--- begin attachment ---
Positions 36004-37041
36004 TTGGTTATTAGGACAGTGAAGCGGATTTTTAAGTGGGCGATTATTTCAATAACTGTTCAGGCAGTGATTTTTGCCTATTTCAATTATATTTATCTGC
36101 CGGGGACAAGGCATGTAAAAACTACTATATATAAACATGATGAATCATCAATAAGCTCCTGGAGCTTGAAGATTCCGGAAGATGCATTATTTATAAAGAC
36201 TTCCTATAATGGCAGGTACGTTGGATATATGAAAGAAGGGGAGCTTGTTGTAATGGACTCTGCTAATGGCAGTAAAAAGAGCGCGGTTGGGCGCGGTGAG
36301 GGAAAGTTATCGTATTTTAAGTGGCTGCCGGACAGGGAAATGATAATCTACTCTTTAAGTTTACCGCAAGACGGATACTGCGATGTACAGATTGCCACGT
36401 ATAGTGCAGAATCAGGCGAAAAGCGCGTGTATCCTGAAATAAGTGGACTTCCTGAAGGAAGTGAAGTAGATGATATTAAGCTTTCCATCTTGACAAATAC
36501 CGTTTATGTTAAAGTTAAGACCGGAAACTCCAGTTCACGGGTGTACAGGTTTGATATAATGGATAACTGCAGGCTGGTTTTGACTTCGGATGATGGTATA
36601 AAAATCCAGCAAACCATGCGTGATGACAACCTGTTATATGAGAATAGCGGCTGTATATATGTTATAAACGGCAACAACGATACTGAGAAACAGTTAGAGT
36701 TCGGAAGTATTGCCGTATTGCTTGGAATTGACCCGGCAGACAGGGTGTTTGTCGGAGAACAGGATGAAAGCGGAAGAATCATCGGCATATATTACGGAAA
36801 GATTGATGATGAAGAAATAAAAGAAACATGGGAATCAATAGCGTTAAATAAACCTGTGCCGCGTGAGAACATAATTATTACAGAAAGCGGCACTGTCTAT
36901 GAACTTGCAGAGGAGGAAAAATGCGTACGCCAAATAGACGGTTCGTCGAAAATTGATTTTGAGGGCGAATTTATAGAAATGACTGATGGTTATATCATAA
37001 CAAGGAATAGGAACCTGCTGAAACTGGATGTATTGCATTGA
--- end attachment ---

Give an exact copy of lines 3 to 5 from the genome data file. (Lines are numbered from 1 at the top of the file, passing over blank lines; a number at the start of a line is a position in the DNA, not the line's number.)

36101 CGGGGACAAGGCATGTAAAAACTACTATATATAAACATGATGAATCATCAATAAGCTCCTGGAGCTTGAAGATTCCGGAAGATGCATTATTTATAAAGAC
36201 TTCCTATAATGGCAGGTACGTTGGATATATGAAAGAAGGGGAGCTTGTTGTAATGGACTCTGCTAATGGCAGTAAAAAGAGCGCGGTTGGGCGCGGTGAG
36301 GGAAAGTTATCGTATTTTAAGTGGCTGCCGGACAGGGAAATGATAATCTACTCTTTAAGTTTACCGCAAGACGGATACTGCGATGTACAGATTGCCACGT